About 30 youngsters were on a golf course, practicing their swing on a hot Saturday morning in the Nigerian capital, Abuja.
The students were as young as 3 and as old as 16. For nearly a year, they've come out every Saturday to Abuja's IBB International Golf and Country Club to learn the rules of the game.
Uloma Mbuko guided them with a watchful eye.
"Princess, I want to see you hold your swing," she said to one of them.
Mbuko walked up and down the line of students.
She is the lead instructor at this beginners' golf training program for boys and girls. Nigeria's premier female golfer, Mbuko has played in tournaments across Africa, winning a place in nearly all of them and garnering about 200 awards. She has been called the Queen of Golf in Africa. After 17 years as a Class A professional, she has risen to a level in sports that few women in Nigeria ever reach.
Even from a young age, Mbuko showed ambition, said her sister, Chinyere Mbuko.
"She's always been a sports lady. She started with football, then handball. So when she was starting, you know, playing golf, I was like, 'Ah! Serious?' " Chinyere Mbuko said with a laugh. "But I knew she could do it."
The golfer comes from a working-class family, so getting into the sport was not easy.
"We all know that golf is expensive, even though we try to shy away from it. But it is expensive," Uloma Mbuko said. "Now, to be a member of a golf club in Nigeria, definitely you're talking about nothing less than 500,000."
The 500,000 naira ($1,640) covers only the membership. At the IBB club where Mbuko spends most of her time, the fee is upward of 800,000 naira ($2,622). A golfer has to pay for access to practice facilities, training, a caddy, proper clothing and equipment.
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More Nigerian golf professionals, like Mbuko, are trying to help young people overcome the financial hurdles of playing golf. Emeka Okatta, president and founder of the West Africa Golf Tour, said the government should help make golf more affordable.
No public courses
"There are no facilities for common people to play golf. We only have absolute member golf courses and a common man cannot walk into here and play. For you to walk in here just to have green fees is 10,000 naira ($32); that's a lot of money. That's probably some people's salary in a month," Okatta said. "But in other parts of the world, the government provides public golf courses, public drive ranges; but here there's none and so a common man cannot play. That's why it's called a rich man's game."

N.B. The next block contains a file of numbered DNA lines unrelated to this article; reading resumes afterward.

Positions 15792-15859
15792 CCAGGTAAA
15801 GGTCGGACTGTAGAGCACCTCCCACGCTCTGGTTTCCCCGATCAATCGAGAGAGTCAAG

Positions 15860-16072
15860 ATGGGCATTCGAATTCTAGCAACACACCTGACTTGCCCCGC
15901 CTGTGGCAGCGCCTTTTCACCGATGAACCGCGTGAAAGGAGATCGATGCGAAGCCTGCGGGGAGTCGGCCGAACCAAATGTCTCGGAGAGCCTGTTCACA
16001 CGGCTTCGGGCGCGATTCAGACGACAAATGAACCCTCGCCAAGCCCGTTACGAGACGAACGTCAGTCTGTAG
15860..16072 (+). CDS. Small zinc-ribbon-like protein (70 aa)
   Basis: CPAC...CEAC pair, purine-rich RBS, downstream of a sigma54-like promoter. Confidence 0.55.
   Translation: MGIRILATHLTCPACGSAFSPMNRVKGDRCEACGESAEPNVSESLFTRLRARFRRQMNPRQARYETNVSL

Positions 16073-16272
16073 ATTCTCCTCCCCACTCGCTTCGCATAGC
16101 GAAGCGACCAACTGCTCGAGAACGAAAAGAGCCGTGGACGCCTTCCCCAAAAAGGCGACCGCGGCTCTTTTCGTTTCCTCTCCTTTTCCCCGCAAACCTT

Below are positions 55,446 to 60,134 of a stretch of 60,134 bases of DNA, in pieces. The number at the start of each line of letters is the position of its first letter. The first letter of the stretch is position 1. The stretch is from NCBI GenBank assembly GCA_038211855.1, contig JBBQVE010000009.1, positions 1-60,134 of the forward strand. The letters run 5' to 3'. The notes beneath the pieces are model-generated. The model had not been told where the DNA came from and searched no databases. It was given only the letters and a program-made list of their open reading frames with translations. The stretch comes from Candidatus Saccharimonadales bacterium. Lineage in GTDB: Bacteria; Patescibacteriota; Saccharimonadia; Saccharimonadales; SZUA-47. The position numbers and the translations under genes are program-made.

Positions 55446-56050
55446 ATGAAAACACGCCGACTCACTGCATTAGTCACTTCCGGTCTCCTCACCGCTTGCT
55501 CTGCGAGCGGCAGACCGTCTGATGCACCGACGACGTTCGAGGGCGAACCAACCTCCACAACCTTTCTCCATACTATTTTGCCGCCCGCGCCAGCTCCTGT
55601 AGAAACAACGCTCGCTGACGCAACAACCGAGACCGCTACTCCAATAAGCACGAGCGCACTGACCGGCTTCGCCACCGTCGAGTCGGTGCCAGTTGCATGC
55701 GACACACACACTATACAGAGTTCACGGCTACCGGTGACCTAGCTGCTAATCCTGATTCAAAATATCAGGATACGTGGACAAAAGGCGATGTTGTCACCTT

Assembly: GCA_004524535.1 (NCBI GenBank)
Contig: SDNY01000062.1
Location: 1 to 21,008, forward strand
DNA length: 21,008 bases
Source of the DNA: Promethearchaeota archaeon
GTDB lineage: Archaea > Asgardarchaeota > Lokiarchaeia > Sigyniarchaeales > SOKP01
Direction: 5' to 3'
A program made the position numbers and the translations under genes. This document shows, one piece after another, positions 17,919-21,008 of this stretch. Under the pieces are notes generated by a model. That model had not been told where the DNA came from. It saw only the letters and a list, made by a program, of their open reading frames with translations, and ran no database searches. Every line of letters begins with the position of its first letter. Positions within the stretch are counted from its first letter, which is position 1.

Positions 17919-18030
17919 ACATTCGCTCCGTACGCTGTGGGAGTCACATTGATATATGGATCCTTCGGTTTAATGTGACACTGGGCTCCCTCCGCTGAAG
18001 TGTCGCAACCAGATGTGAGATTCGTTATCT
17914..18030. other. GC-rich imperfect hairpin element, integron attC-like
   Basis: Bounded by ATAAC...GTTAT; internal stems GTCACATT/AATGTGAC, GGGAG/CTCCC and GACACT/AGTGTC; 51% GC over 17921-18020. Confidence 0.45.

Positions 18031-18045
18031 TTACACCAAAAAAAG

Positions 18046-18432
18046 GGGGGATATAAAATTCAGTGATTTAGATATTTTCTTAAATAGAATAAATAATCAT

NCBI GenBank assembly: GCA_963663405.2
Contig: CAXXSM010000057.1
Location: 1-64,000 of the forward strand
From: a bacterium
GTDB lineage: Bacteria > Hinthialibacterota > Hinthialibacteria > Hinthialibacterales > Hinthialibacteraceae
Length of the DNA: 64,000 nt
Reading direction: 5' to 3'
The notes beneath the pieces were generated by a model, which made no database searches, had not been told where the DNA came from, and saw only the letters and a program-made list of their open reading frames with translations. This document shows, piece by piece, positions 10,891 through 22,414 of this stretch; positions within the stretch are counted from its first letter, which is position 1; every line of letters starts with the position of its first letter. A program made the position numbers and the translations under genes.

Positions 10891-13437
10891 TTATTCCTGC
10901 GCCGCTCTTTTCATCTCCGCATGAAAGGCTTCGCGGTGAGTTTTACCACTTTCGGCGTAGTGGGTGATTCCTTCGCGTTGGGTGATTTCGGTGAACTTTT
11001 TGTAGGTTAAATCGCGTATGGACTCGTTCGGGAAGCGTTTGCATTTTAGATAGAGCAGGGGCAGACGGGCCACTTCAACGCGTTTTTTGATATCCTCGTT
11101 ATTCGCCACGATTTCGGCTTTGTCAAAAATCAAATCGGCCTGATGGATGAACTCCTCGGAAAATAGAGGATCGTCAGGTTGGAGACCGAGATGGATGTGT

Okatta founded the West Africa Golf Tour to give young golf enthusiasts more opportunities and exposure. Okatta said he was looking forward to collaborating with Mbuko's Ladies Professional Golfers Association of Nigeria to organize tournaments.
Mbuko created the LPGAN in 2016 because there was no professional golf group for women in Nigeria. That was one of the challenges she faced in her early years. Women who wanted to become professionals had to join associations outside the country. Mbuko joined the Professional Golfers Association in South Africa and was able to attract sponsors for her training.
Mbuko has slowed down from playing in tournaments to focus on training the next generation of Nigerian women to reach the level of success she has attained. They meet several days a week under the LPGAN banner.
Mbuko's students, like Stella Kadiri and Obiageli Ayodele, all hope to become pros.
"I'm here Monday to Friday. I've been playing golf since 2011," said Kadiri, 25. "I've been going to Ladies' Open, different places, and I've been winning. When I see my medal, it inspires me to play more."
Mbuko instructs the women to stand in a swing barrel. It's a metallic circle that goes around the body. The golfer runs the club across it. The prop helps the golfer learn the proper hip rotation to get that perfect swing.
"Wow, it's fantastic," Ayodele said after using the barrel. "The few days that I took lessons from her, I found out that my game changed automatically."
The 29-year-old golfer is one of the few female players whose husband supports her athletic goals.
"In our country, Nigeria, they find it difficult for the ladies to get into sports because of their husbands — I mean, the ones that are married. They don't want their wives to be out there. They don't want them to be in the midst of other men. They feel they will not properly take care of their home," Ayodele said.
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Mbuko said she wanted to see her ladies playing internationally in the next three years.
"Yes, we are ladies, yes, we are African, but we have what it takes, we have the talent," she said. "I want to sit down and watch television and see Nigerian ladies competing in ladies' Masters and say, 'This is my girl, this is my girl.' "